And Then She Was Dead – a Short Story

She didn’t even know she was being watched.

Oh, she had been watched before. Selma Watkins had been watched by men…maybe her whole life. She had the type of features that, well, honestly the kind that you didn’t look away from. But this night was different. This night, above all others, was the night that Tommy Hopkins was watching her.

From far away, at first. Tommy had known better. Then, from the windows across the street. Then, from the sidewalk that she walked past at 6:20 every night, as she left the office for her (routinely) late dinner. Tommy felt himself getting more and more comfortable as he realized how oblivious Selma was to her actual patterns.

Often (maybe too often as Tommy would think to himself), he would wonder of her boldness of walking alone. Tommy eyed her the way that hyper-obsessed men always eyed her. With a notice at first, then a passion. Then, an obsession.

Tommy Hopkins was obsessed.

At first, she noticed him like most women would.

“Why is this creeper staring at me from across the street?” she would ask.

“I’m scared,” she would say, and, “Who is this guy?” would follow.

Tommy Hopkins wasn’t the kind of guy to let some inquisitive little tramp ruin his day.

He had watched her – often.



Tommy Hopkins, as a matter of fact, was a serial killer.

Now, he didn’t see himself that way. Of course not. No, Tommy Hopkins thought of himself as a kind of hero.

Tommy thought he was doing good in the world.

Tommy thought he was cleansing the world of the trash that sometimes came through. The kind of trash that no one else could see, but Tommy could.

He felt bad. Not because of the murders (Tommy himself had done at least two dozen). No, he felt bad because of all of the other people that didn’t see the things that he saw.

Selma left her office that night, not hoping she would live, but also not thinking she would die.

It’s funny, right? Who leaves at the end of the day hoping they would live?

It was, in fact, the least possible thought from her mind. But Selma Watkins, through the unfortunate circumstances of being a person in the wrong place-wrong time point of her life, was going to die tonight.

Selma came out of her office building like any other evening that she would have – alone. Somehow, she knew Tommy was watching her. Somehow, Selma Watkins also knew this would be her last night.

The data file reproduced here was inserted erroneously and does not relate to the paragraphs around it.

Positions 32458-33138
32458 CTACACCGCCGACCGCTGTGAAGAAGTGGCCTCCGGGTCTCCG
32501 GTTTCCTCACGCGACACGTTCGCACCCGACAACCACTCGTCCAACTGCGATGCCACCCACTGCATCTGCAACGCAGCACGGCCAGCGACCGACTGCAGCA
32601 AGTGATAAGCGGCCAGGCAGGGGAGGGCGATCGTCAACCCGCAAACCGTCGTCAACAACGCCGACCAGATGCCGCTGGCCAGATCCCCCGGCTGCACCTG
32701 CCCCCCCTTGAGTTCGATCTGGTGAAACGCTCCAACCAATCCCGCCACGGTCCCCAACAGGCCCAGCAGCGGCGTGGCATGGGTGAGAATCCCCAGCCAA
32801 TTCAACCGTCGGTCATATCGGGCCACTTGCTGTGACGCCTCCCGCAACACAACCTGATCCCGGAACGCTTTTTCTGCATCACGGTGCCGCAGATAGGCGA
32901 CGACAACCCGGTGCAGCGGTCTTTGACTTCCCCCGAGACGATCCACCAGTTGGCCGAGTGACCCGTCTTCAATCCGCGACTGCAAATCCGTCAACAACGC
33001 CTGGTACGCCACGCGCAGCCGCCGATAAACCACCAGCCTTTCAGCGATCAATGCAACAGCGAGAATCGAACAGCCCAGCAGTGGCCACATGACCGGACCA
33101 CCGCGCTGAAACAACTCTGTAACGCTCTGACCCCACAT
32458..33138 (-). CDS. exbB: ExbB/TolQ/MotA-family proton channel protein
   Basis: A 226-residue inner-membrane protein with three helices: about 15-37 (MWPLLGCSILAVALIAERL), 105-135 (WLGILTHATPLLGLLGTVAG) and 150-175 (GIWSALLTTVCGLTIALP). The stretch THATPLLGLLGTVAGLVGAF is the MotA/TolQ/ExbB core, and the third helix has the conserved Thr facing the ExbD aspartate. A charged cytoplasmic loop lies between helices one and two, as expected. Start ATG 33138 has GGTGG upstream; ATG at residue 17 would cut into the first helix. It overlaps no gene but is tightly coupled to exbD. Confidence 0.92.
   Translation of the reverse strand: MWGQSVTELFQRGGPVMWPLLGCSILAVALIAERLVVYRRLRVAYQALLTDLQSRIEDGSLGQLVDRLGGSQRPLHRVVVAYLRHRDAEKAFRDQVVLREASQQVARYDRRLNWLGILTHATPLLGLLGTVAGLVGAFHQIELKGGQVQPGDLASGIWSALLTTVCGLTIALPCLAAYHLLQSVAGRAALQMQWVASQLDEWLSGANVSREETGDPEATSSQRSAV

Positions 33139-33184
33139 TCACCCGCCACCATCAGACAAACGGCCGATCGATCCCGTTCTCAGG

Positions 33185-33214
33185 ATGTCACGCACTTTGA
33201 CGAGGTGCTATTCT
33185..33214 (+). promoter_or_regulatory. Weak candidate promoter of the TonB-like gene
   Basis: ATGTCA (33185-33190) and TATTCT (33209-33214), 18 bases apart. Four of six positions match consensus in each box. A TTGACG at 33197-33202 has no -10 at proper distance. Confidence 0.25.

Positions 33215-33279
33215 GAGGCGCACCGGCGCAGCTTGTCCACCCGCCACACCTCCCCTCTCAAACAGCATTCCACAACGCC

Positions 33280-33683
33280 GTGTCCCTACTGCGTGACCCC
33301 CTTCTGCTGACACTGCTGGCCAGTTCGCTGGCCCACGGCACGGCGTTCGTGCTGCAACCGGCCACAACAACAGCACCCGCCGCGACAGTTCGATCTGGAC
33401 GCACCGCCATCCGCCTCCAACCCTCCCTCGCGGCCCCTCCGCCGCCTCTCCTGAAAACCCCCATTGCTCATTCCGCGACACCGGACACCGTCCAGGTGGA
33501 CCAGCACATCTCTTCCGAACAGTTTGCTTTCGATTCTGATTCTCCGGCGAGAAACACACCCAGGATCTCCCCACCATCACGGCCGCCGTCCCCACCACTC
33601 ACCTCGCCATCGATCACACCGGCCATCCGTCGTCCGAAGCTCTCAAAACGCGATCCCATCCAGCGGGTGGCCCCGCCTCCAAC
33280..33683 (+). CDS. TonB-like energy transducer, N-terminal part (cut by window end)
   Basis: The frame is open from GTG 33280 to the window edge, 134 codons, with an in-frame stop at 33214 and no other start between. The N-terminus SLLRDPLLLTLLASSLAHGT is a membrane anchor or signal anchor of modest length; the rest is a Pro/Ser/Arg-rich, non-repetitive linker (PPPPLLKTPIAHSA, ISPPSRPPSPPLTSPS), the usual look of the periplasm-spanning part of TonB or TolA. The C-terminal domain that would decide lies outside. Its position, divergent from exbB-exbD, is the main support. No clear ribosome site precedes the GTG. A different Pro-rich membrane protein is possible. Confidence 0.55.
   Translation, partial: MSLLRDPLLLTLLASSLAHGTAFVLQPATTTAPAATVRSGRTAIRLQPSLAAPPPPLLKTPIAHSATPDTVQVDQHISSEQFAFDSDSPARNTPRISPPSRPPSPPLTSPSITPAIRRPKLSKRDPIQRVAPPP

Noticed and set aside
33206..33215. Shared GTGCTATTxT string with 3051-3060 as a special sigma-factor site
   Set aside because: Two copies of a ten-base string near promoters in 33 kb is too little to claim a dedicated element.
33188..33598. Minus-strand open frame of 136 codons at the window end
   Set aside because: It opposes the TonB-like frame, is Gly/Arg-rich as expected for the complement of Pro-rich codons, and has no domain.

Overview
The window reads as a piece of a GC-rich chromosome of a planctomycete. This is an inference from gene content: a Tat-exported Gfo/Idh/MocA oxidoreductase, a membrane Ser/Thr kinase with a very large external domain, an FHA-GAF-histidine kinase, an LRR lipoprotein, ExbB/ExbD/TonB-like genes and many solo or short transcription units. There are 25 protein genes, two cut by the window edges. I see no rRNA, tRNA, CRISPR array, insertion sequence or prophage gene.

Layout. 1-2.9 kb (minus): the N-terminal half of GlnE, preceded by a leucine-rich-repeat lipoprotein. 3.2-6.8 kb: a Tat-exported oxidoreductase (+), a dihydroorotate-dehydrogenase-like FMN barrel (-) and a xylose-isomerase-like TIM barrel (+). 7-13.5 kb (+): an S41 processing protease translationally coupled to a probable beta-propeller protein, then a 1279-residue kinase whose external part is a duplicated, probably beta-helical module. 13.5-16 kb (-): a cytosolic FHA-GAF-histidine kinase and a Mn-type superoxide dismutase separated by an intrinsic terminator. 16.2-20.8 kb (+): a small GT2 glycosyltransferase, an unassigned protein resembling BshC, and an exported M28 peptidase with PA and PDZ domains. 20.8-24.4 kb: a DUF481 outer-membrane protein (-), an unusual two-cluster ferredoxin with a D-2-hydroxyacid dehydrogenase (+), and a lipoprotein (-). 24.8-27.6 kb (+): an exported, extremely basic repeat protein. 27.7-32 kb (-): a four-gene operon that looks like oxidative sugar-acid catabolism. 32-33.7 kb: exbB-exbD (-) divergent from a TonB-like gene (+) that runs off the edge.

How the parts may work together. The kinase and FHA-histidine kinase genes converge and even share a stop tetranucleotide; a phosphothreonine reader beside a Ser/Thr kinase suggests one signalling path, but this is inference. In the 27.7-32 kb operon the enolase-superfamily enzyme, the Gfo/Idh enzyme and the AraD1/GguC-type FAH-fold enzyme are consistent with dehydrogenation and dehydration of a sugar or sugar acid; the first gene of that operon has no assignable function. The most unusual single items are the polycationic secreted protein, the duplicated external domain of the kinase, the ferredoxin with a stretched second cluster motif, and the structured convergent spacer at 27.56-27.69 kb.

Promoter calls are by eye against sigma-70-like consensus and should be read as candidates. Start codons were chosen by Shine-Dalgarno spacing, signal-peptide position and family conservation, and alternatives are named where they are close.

And somehow, through the unfortunate magic of the stars, Tommy Hopkins would show up at the dank, empty corridor of her office building and would meet Selma Watkins.

“Hello,” Tommy would ask, to the only person standing across from him.

“Hi,” Selma replied, paralyzed, as she knew who he was (or at least who he might be).

“Nice night, right?” she asked as it somehow (intuitively) was a mark of her knowing her fate, but somehow stalling at the same time.

“This night is simply…lovely,” he would smile to his latest victim before saying, “Selma.”

Knowing the immediacy of the situation, Selma (fearing for her life), would turn to run.

Tommy, anticipating the situation and the ‘type’ of his victims that would turn, spins around to grab Selma’s ponytail.

He would reach as far as his arm would go, meeting his fingers around Selma’s hair. Yanking; pulling; he grabs what handle he has on his next victim and pulls her back down, yanking bones and flesh and hair and throwing that beautiful bundle that he’s been searching down to the ground.

Screaming, Selma yells out, “Tommy! Tommy! You’re name’s Tommy, right?”

Frozen, he waits.

“And you’ve been chasing me for a while, right?”

Tommy nods yes.

“Tommy. Thomas,” Selma’s breathing heavy. The kind of heavy that means you might not breathe any more, “You’re missing the whole point.”

“What is the whole point?” Tommy would ask.

Silent, Selma realizes she has no follow up, and her silence is deafening.

Selma reaches her hand up, to block Tommy’s last, final, blow.

And then Selma was alive no more.

And then she was dead.


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